Executives of Rivian Automotive Inc. on Dec. 16 said they will build the electric truck and commercial vehicle maker’s second plant east of Atlanta, where they plan to hire about 7,500 workers.
California-based Rivian also reported its first quarterly results since its blockbuster IPO earlier this fall, showing an operating loss of $776 million on revenues of about $1 million as the company pushed to ramp up production of its R1T truck and sought to certify both its R1S sport utility vehicle and the EDV 700 delivery van. Capital spending during the quarter was $469 million as the company built out the infrastructure at its Normal, Illinois factory.
Spending will remain high in coming years as Rivian expands in Georgia, where Founder and CEO R.J. Scaringe and his team expect to begin commercial production of their next generation of vehicles by 2024. They have chosen a site about 45 miles east of downtown Atlanta – the Atlanta Journal-Constitution reports the project will rise on about 2,000 acres along Interstate 20 – and expect to over time build the capacity to produce 400,000 vehicles annually, twice what its Normal, Illinois, plant is forecast to grow to.
The Rivian plant is expected to cost $5 billion. It will join a state automotive ecosystem headlined by a Kia Motors factory and a Bluebird bus plant and also features hundreds of supplier facilities that feed OEM plants across the Southeast’s extensive automotive industry. Neither Rivian executives nor Georgia officials have yet disclosed the scope of incentives the company will receive to build in the Peach State. Rivian had also considered sites in Texas – a potential plant in Fort Worth was to have come with incentives of up to $440 million, which gives a sense of what Georgia will invest in the project – as well as Arizona and Michigan.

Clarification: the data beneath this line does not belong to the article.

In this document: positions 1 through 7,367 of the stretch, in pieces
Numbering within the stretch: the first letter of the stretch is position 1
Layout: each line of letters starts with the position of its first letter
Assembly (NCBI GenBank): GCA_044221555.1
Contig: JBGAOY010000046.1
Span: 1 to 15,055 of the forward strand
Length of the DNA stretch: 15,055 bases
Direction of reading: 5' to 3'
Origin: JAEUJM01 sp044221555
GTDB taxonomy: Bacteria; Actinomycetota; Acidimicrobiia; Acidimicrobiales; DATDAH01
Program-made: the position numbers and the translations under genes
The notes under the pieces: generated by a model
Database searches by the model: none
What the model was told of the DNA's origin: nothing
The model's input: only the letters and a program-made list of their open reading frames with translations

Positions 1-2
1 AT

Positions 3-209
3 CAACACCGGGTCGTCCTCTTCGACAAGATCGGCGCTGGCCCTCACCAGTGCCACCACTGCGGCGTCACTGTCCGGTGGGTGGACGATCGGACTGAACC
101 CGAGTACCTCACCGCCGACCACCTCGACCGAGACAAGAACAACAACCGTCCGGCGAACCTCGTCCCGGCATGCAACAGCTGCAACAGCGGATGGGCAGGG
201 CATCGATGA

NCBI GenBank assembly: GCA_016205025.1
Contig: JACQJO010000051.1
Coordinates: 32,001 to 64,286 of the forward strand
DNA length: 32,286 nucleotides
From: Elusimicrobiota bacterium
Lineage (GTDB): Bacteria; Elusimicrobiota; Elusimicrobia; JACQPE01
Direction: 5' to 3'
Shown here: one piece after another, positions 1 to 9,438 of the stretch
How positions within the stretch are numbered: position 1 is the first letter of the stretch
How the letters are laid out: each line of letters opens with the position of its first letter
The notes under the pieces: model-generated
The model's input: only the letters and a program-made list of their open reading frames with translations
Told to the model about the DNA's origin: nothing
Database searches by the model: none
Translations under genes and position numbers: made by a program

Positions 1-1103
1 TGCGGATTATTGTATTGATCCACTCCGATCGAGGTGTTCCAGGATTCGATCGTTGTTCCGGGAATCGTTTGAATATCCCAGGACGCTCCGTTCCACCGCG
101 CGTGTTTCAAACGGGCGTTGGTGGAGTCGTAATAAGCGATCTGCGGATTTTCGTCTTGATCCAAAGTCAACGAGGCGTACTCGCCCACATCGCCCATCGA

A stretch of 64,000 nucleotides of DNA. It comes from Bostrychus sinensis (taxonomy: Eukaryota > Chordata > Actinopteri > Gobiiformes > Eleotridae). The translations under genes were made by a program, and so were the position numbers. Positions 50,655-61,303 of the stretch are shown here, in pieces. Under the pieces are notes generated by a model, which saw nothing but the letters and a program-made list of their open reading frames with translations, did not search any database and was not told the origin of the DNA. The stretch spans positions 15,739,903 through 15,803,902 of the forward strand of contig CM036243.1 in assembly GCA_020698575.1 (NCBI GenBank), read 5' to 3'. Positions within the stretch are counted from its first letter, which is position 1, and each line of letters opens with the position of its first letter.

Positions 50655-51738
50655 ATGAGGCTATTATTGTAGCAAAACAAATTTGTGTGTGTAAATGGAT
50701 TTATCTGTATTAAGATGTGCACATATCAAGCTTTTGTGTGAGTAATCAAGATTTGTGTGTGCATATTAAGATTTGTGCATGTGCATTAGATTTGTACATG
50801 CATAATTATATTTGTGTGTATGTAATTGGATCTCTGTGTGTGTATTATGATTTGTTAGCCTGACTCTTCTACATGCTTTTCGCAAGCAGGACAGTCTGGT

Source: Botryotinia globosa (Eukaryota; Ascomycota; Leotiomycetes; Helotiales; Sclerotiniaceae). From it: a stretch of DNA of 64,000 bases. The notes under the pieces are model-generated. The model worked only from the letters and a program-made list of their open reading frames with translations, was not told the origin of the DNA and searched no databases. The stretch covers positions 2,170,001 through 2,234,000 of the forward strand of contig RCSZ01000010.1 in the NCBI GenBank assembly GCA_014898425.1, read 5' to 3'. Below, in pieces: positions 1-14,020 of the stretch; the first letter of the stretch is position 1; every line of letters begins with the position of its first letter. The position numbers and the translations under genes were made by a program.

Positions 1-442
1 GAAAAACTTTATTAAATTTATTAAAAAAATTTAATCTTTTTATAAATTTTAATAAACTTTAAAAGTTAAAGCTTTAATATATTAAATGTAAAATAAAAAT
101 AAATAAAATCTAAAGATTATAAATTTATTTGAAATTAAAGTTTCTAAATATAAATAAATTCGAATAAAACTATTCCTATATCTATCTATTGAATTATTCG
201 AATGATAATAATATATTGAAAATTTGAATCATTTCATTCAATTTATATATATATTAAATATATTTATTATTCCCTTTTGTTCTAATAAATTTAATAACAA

Drivers’ interest in Rivian’s lineup is picking up: After finishing the third quarter at about 48,000, preorders for R1 models have risen to 71,000. Asked whether prospective buyers could still expect to receive their vehicles by the end of 2023, Scaringe said his team is still working on that timeframe.
But, he said, Rivian expects to be “a few hundred short” of its initial 2021 production goal of 1,200 – other ambitious EV challengers have run into similar execution hiccups – and said ramping up work on the R1S alongside production of the R1T has been “more challenging than expected.” Among the recent priorities for Scaringe and his team has been boosting battery pack assembly capacity. The company recently brought online a third line to go with its small development line and a second higher-volume one.
The Rivian R1T and R1S models currently have a base price in the mid-$70,000s but, on their conference call with analysts and investors, Scaringe and CFO Claire McDonough repeatedly suggested that number will likely rise.
“We recognize they’re very aggressively priced,” Scaringe said, noting consumer demand, inflation trends and the vehicles’ performance features and amenities. “That’s certainly something we’ve considered and talked about as a management team.”
Shares of Rivian (Ticker: RIVN) fell 5% in regular trading Thursday and then dropped another 10% after hours. The company is still valued at about $90 billion, more than auto giants General Motors, Ford and Stellantis.